‘If we keep united, we can defeat the terrorists’ - Muslim religious leaders stage solidarity event after terror attack
- Credit: Archant
'Together, we stand united'. That has been the message from Muslim religious leaders in King's Lynn today (Sunday, May 28), who organised a solidarity event in the town centre in response to last week's devastating terrorist attack in Manchester.
Usman Shahzad Butt, an Imam for the region, gave a speech about the importance of solidarity and joining together to defy the terrorists.
And messages for the victims and their families of last Monday's bombing - which killed 22 - were gathered by the organisers. Mr Butt said: 'As Muslims our fundamental duties are to serve God almighty and to serve mankind. We also have a duty to stand against any form of extremism.
'Let us be clear that they are not practicing Islam, rather it seems as though they have invented their own hate-filled and poisonous religion.'
Mr Butt said the word Islam literally meant 'peace'.
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Lorne Green, Norfolk's police and crime commissioner, was also there to lend his support.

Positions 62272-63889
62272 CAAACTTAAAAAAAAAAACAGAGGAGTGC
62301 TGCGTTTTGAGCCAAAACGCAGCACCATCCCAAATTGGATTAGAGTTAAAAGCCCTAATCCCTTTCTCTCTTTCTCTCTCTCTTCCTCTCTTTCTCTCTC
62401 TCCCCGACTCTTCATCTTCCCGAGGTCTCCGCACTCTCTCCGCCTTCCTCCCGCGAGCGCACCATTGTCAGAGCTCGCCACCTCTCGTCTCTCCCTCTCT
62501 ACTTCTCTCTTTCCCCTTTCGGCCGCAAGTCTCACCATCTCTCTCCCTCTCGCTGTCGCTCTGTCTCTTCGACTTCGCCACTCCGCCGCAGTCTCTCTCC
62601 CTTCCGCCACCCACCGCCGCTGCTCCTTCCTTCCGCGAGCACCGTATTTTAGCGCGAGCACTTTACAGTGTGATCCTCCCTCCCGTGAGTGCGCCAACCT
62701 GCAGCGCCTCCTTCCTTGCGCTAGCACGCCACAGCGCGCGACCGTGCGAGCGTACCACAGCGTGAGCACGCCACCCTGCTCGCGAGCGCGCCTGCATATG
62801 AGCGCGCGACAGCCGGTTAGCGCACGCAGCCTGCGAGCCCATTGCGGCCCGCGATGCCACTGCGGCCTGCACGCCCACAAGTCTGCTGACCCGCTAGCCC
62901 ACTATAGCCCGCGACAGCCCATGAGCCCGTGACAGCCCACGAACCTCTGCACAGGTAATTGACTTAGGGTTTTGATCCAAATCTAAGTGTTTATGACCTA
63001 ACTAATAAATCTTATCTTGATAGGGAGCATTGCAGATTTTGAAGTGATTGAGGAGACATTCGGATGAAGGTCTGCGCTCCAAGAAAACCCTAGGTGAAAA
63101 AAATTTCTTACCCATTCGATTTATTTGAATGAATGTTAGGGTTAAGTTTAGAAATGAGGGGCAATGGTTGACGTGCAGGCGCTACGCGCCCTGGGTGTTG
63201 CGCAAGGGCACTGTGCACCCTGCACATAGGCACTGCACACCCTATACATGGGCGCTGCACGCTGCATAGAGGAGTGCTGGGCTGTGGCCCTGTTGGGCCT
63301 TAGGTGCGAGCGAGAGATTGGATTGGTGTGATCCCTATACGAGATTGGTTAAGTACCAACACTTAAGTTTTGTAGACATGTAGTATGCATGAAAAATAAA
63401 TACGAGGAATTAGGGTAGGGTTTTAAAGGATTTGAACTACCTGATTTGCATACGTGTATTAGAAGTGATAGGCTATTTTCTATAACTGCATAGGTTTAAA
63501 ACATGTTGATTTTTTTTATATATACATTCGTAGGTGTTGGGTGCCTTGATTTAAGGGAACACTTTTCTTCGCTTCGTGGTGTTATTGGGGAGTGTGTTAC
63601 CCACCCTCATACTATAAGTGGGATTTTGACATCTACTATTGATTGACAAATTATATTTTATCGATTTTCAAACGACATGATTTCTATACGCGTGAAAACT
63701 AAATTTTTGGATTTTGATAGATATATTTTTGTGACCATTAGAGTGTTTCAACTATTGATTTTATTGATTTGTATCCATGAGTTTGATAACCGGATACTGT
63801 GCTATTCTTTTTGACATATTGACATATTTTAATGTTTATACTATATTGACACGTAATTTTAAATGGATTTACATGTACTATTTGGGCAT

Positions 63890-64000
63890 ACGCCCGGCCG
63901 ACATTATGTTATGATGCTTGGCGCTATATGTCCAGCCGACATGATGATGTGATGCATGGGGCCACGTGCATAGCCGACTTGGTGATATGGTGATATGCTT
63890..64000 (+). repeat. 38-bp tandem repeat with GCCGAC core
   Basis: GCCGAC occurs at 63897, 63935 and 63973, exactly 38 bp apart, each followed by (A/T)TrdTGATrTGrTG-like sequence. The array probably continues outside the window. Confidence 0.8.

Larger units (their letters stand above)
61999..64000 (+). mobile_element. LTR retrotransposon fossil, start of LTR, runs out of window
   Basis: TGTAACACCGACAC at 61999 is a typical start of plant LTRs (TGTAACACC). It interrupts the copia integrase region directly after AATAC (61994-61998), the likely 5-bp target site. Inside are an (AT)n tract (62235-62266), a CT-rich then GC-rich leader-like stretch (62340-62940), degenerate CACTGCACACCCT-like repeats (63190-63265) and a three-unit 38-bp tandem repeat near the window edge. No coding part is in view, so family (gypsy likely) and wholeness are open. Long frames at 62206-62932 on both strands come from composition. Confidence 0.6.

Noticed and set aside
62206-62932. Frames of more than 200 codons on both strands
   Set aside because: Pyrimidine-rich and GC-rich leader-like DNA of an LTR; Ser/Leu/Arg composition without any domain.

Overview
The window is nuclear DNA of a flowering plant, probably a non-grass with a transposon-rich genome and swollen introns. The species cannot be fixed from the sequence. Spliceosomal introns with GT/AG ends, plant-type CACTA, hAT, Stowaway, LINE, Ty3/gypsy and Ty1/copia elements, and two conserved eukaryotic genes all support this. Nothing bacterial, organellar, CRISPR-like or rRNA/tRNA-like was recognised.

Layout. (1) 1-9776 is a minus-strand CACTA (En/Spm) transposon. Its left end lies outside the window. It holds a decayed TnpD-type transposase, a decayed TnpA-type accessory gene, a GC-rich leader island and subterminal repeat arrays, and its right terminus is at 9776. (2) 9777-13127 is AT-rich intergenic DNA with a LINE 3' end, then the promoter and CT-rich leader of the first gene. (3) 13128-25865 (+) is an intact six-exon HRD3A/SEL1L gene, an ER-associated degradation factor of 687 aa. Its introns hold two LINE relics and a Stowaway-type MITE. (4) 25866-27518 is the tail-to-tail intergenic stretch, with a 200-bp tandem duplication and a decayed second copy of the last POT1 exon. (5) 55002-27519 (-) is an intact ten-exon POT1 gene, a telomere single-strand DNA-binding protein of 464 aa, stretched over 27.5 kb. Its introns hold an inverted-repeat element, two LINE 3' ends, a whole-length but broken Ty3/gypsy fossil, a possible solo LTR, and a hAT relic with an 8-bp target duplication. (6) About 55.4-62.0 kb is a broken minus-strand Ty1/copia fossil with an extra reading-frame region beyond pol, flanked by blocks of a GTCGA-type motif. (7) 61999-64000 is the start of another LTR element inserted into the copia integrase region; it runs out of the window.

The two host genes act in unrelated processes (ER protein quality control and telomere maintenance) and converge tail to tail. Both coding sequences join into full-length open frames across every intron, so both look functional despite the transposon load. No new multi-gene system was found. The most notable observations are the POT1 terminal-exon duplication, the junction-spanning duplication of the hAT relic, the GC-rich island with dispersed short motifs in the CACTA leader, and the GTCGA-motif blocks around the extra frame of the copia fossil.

He said: 'I applaud what's happening here today. It's more important now than ever to be united rather than divided.
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'We have the same coloured blood, we may have different coloured skin, but we are all faithful Britons.'
Usman Chaudhary, regional manager of the Ahmadiyya Muslim Association UK, organised the event along with his father, Ahmad Chaudhary.
Usman Chaudhary, from King's Lynn, said: 'The terrorists are trying to divide us - that's their target.
'But if we keep united and stay strong, we can defeat them.'
Mr Chaudhary said he was pleased with the amount of support they had received for the event.
He said it was vital that people help and support each other in the aftermath of tragic events such as the bombing.
He said: 'We wanted to ask the general public if they would like to write down any messages for the victims as part of that.'
Amber Rudd, home secretary, said today that members of the suicide attacker's circle were 'potentially' unaccounted for, despite optimism that a wave of arrests had quelled further threats.
She also said Islamic State, also known as Daesh, was trying to 'weaponise' young Britons.